62 articles – 636 references  [version française]
HAL: hal-00496016, version 1

Detailed view  Export this paper
Proceedings of the National Academy of Sciences of the United States of America 107, 9 (2010) 4465-70
Cellular in vivo imaging reveals coordinated regulation of pituitary microcirculation and GH cell network function.
Chrystel Lafont1, Michel G Desarménien1, Mathieu Cassou1, François Molino1, Jérôme Lecoq2, David Hodson1, Alain Lacampagne3, Gerard Mennessier4, Taoufik El Yandouzi1, Danielle Carmignac, Pierre Fontanaud1, Helen Christian, Nathalie Coutry1, Marta Fernandez-Fuente, Serge Charpak2, Paul Le Tissier, Iain C A F Robinson, Patrice Mollard1

Growth hormone (GH) exerts its actions via coordinated pulsatile secretion from a GH cell network into the bloodstream. Practically nothing is known about how the network receives its inputs in vivo and releases hormones into pituitary capillaries to shape GH pulses. Here we have developed in vivo approaches to measure local blood flow, oxygen partial pressure, and cell activity at single-cell resolution in mouse pituitary glands in situ. When secretagogue (GHRH) distribution was modeled with fluorescent markers injected into either the bloodstream or the nearby intercapillary space, a restricted distribution gradient evolved within the pituitary parenchyma. Injection of GHRH led to stimulation of both GH cell network activities and GH secretion, which was temporally associated with increases in blood flow rates and oxygen supply by capillaries, as well as oxygen consumption. Moreover, we observed a time-limiting step for hormone output at the perivascular level; macromolecules injected into the extracellular parenchyma moved rapidly to the perivascular space, but were then cleared more slowly in a size-dependent manner into capillary blood. Our findings suggest that GH pulse generation is not simply a GH cell network response, but is shaped by a tissue microenvironment context involving a functional association between the GH cell network activity and fluid microcirculation.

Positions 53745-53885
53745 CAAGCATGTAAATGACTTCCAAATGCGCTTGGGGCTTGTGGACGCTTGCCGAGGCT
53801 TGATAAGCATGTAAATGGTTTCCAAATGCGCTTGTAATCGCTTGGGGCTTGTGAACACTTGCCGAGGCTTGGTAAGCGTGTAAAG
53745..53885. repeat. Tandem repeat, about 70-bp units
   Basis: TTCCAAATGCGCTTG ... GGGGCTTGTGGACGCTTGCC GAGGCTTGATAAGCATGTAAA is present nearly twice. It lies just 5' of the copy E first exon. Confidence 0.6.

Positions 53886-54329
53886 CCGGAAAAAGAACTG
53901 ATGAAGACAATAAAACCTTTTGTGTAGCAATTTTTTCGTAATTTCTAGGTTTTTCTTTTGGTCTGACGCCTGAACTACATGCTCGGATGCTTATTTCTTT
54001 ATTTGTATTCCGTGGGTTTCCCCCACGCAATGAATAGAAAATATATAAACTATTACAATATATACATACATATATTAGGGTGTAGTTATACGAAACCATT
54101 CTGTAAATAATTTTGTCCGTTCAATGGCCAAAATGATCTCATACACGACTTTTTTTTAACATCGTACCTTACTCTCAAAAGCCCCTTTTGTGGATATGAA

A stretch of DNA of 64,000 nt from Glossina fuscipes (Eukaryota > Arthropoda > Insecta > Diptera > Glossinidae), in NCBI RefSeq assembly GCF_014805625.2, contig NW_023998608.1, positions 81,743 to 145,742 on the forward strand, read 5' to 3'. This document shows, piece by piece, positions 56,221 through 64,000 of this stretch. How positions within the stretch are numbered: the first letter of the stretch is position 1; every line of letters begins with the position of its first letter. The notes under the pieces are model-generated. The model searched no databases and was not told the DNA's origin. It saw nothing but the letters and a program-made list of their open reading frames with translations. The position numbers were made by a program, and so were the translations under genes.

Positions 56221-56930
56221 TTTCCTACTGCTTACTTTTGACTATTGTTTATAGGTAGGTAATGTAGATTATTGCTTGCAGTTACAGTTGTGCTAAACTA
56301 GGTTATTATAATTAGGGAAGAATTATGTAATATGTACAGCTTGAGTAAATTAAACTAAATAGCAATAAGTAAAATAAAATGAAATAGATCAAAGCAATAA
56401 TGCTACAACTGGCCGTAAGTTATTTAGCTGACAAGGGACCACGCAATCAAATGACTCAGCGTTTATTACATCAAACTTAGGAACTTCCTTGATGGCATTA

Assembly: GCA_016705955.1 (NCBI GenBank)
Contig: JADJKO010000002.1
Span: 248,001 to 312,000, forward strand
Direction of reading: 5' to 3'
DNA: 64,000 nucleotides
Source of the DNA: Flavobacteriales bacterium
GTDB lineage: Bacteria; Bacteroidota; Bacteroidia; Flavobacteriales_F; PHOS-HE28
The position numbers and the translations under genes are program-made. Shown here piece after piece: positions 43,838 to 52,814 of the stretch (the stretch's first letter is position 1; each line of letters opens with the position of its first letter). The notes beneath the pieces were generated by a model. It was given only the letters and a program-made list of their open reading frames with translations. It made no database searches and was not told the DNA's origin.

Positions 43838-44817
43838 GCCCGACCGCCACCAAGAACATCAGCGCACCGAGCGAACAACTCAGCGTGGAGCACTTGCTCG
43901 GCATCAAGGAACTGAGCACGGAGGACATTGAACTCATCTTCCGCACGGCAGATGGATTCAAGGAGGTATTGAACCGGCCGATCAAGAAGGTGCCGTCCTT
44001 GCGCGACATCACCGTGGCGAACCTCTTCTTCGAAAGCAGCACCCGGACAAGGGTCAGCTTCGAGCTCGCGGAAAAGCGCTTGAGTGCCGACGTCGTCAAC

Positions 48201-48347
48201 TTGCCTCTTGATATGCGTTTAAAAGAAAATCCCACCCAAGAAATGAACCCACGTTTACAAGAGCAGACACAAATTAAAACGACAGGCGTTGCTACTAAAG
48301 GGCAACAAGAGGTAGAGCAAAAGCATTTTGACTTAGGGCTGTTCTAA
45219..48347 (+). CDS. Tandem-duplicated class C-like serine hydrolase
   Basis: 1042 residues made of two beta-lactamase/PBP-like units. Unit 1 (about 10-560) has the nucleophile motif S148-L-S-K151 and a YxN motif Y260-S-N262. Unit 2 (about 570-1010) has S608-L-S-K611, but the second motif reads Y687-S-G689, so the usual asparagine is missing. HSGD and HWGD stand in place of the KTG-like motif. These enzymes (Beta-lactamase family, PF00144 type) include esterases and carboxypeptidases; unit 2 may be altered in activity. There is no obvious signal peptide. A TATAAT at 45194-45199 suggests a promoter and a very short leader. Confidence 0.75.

1:  IGF - Institut de génomique fonctionnelle
2:  NNM - Neurophysiologie et nouvelles microscopies
3:  Physiopathologie cardiovasculaire
4:  LPTA - Laboratoire de Physique Théorique et Astroparticules
Life Sciences/Quantitative Methods

Computer Science/Bioinformatics